The University of Minnesota Libraries have received a gift of stills, scripts, press books, posters, autographed photographs, articles and other memorabilia related to comedy film greats Stan Laurel and Oliver Hardy. The collection is a gift from university alumni Drs. David and Minette Ponick and is considered to be the largest single known collection of Laurel and Hardy memorabilia. It will be housed in Elmer L. Andersen Library on the university's west bank campus and available for all to see and use.
Highlights of the Ponick Collection, which will be available to the university community and the general public for research and study, include two handwritten postcards from Stan Laurel, the original pressbook for the Laurel and Hardy film Swiss Miss (1938), original posters from Way Out West (1937) and Air Raid Wardens (1943), plus thousands of other items.
After their marriage in the mid-1960s, donors David and Minette Ponick discovered their mutual love of black-and-white films of the 1920s and 30s. "We particularly enjoyed their routines on television, such as 'The John Gallos Comedy Hour,�? which aired Sundays on WCCO-TV throughout the 1960s and into the 70s. The collection began with the purchase of three 8�? x 10�? black-and-white photographs in 1968 and grew from there.
A large portion of the collection came from late actor George Jessel (1898-1981), known for his roles on Broadway (The Jazz Singer), in film and on television ("The George Jessel Show"). Jessel sold the collection to a West Coast collector who in turn sold the collection to the Ponicks in the 1970s. After they acquired the collection, the Ponicks corresponded with the widows of Stan Laurel and Oliver Hardy; those letters are included in the collection.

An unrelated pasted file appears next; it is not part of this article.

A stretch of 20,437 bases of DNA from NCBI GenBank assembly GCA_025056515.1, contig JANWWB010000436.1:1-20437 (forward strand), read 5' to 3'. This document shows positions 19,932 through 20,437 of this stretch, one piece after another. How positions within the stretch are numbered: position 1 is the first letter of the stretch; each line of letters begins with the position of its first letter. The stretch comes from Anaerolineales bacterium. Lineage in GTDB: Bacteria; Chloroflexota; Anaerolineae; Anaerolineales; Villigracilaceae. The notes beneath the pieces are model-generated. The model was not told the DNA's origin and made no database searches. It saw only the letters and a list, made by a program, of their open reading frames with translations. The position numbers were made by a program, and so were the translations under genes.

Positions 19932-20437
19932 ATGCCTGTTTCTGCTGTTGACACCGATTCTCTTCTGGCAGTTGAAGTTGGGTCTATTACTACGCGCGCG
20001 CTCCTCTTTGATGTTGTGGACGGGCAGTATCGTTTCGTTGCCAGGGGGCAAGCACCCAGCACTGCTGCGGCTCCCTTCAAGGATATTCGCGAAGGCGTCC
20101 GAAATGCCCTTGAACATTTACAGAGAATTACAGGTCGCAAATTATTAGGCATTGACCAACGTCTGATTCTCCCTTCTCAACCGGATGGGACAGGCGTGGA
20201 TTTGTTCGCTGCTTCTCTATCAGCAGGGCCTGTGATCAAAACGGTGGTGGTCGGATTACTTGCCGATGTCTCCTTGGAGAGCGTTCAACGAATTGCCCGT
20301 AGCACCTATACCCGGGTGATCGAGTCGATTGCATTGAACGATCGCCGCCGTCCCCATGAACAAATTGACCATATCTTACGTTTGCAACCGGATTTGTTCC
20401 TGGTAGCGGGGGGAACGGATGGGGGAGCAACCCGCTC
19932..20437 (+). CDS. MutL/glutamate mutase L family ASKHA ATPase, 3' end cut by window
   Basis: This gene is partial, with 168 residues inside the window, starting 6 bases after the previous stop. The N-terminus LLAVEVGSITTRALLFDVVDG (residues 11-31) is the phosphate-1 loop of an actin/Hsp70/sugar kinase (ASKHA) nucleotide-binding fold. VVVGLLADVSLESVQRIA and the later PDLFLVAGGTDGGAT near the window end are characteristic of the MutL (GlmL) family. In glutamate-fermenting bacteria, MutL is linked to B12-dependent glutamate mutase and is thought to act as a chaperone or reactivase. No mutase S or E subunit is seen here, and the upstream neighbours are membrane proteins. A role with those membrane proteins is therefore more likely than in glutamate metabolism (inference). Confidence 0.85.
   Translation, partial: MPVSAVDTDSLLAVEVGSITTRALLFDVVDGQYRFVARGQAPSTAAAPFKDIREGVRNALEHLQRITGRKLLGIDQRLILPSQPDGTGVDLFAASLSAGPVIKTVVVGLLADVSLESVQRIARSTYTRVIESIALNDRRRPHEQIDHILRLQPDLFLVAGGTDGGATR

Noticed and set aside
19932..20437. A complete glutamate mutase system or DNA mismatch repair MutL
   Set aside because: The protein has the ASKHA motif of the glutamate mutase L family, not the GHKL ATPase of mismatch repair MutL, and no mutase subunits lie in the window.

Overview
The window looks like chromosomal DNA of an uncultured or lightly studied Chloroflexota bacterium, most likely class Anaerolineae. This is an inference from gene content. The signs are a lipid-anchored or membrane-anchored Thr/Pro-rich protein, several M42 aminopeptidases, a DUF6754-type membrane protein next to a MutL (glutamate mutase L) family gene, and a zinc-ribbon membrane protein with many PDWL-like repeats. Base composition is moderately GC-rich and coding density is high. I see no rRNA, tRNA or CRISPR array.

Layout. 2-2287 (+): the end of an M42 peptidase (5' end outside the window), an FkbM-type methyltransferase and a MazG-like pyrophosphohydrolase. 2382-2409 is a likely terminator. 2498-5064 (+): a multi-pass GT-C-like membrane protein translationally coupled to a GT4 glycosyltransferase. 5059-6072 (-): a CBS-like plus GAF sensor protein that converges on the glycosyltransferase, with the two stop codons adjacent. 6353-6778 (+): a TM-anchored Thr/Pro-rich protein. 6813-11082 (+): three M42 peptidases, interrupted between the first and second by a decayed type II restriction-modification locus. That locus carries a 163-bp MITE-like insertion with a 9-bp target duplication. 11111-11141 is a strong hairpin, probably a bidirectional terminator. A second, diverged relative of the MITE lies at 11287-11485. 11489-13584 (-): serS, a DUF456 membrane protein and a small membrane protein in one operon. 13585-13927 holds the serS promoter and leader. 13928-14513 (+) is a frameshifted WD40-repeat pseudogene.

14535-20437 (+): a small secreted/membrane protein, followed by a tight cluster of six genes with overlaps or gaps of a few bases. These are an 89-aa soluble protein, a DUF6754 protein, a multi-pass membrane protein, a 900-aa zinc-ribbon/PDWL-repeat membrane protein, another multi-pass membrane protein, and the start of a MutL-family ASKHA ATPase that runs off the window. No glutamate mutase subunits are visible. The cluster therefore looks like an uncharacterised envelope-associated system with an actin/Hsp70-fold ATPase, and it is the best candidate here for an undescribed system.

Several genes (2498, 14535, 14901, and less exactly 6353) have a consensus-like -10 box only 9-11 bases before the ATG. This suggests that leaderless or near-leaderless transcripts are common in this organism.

Stan Laurel (born Arthur Stanley Jefferson) and Oliver Hardy started their comedy work together for the Hal Roach studio in 1926, becoming an official team by 1927. By 1940 the team had starred in 62 shorts together, including the Academy Award-winning The Music Box(1932). Highlights from the 13 feature films of Laurel and Hardy include Pardon Us (1931), their full-length film debut, and Babes in Toyland (1934). In the 1940's the two worked for 20th Century Fox and Metro-Goldwyn-Mayer, during which time their comedy is said to have suffered due to a lack of creative input from the team, and they retired from the film industry after shooting Atoll K (1950) in France. Laurel and Hardy continued their work together in a stage show until Hardy's death in 1957. Laurel, who died in 1965, was awarded an honorary Oscar in 1960, and he and Hardy were hailed by Lou Costello (of Abbott and Costello) as "the funniest comedy team of all time.�?